Autumn Planting

13th November 2020

Is it the right time to plant?

Autumn is actually the best time of year to be planting. Many people think of gardening as being a Spring/summer activity but to see results in Spring you need to do the hard work in the Autumn! Its also the best time as you need to do less watering, and the soil is still warm so plants can establish well.

Autumn is also a great time to plant spring bulbs and winter vegetables can be planted then when the soil is rich and damp. Our favourite bulbs to plant this month for some spring colour are of course Tulips, Daffodils, and crocus. You can also plan ahead and plant hardy summer flowering bulbs such as lilies, alliums and crocosmia.

This time of year is best for planting rootballs and bareroot plants. With Rootballs, (a plant that is already growing that has its roots wrapped in hessian sacks) the plants are generally dormant or static and so they can be more easily moved and transplanted.  The same goes for Bareroots (as it says on the tin, a growing plant with bare roots) which are mostly completely dormant. We love to use rootballs and bareroot plants as there is a lot less plastic involved. It is important to get them in before winter because once the ground becomes frozen, it is too cold for the roots and you risk the plant dying. You can pretty much plant anytime the ground is not frozen.

 

How to plant a root ball plant?

We sell hundreds of rootballs every year and we are often asked this question. The truth is there is not an exact guide to follow but I will share with you our step by step instructions for how we do it.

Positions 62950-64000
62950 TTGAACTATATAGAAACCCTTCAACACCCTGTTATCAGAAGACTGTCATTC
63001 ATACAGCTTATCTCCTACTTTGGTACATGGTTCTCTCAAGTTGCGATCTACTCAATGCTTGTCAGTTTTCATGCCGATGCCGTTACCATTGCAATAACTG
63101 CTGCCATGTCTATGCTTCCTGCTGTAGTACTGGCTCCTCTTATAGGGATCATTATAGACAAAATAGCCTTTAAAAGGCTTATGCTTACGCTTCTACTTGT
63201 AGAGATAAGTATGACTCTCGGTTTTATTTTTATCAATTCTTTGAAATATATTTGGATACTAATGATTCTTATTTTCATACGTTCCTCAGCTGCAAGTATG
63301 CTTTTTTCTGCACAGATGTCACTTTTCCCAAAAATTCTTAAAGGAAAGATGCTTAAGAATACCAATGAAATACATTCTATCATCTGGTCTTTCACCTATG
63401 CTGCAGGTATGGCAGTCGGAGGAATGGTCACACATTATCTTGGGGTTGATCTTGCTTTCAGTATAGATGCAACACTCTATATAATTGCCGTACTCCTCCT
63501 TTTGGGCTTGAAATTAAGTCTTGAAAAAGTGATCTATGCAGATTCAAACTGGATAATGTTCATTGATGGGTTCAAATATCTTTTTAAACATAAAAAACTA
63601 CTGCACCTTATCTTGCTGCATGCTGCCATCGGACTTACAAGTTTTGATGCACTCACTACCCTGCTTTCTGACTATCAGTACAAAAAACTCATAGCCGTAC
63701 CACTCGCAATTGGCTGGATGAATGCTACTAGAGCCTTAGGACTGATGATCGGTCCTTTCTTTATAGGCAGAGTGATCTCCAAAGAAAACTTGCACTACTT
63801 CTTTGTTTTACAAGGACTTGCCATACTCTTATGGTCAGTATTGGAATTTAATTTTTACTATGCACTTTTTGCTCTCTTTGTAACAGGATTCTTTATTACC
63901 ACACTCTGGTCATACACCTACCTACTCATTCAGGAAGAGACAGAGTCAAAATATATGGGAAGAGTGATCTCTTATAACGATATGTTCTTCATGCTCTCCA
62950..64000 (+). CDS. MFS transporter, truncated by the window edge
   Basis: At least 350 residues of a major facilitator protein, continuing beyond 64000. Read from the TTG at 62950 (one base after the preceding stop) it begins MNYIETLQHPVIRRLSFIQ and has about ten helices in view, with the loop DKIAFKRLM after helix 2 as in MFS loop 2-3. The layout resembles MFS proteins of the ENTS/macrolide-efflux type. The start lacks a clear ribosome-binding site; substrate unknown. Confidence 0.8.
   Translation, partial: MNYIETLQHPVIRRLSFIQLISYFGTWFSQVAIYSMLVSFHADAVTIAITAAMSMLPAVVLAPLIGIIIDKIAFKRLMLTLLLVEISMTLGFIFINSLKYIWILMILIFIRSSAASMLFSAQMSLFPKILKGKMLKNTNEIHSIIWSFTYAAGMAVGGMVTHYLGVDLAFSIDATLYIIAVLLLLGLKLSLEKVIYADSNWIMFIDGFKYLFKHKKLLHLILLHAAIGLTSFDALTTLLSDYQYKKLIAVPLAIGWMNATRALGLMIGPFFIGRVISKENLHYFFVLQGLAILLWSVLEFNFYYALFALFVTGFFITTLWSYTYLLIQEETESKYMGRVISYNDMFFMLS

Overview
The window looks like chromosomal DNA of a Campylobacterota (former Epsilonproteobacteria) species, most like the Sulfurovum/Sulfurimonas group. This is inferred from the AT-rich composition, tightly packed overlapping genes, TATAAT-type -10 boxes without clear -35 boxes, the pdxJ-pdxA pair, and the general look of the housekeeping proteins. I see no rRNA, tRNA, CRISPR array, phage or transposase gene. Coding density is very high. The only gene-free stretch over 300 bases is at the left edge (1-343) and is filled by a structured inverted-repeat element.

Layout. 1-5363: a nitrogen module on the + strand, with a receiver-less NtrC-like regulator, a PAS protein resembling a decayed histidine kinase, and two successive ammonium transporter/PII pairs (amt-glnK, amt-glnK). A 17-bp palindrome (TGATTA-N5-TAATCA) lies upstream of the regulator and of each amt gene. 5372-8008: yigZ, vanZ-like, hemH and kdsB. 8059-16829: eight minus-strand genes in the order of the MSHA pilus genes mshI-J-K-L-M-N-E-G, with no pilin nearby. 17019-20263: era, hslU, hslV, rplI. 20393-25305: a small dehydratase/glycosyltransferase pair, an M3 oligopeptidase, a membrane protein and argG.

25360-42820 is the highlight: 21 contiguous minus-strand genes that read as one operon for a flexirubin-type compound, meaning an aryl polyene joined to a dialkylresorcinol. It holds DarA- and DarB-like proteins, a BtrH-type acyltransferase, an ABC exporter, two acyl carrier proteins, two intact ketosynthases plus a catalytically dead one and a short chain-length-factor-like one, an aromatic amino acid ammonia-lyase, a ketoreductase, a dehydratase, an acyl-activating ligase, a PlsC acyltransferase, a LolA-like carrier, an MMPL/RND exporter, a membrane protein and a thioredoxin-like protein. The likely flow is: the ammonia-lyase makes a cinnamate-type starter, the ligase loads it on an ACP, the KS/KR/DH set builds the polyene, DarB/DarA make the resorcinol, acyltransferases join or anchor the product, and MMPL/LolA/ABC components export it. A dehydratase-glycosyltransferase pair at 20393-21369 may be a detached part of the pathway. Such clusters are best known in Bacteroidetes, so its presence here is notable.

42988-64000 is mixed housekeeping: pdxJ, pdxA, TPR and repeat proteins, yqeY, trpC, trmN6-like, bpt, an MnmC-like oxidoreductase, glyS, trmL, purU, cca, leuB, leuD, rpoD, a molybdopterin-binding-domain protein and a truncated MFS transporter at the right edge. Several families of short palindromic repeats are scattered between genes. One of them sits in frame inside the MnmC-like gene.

Firstly, you want to make sure your rootball is damp and has not dried out. Scratch the bark on the trunk of your plant lightly to check it is still alive. If you can see a nice green colour beneath the bark, then your plant is ok.

Then dig the hole a little bit bigger than the size of the rootball (a couple of inches will do) and put down your root food. This will ensure your plant has the best start!

Next you want to fill the hole with some topsoil or compost and gently press down to secure the rootball. You need to leave the ‘neck’ of the rootball (where the bag is tied onto the trunk) out of the soil to prevent the plant becoming too wet and start rotting.  Once in they need to be mulched – blanket with bark or manure to help keep moisture in and protect from surface frost or ground frost.

You do not need to water the plants when it is raining every day, but if there is no rain for a week or so then give them a good watering. Keep an eye on them and by spring you should see them begin to flourish.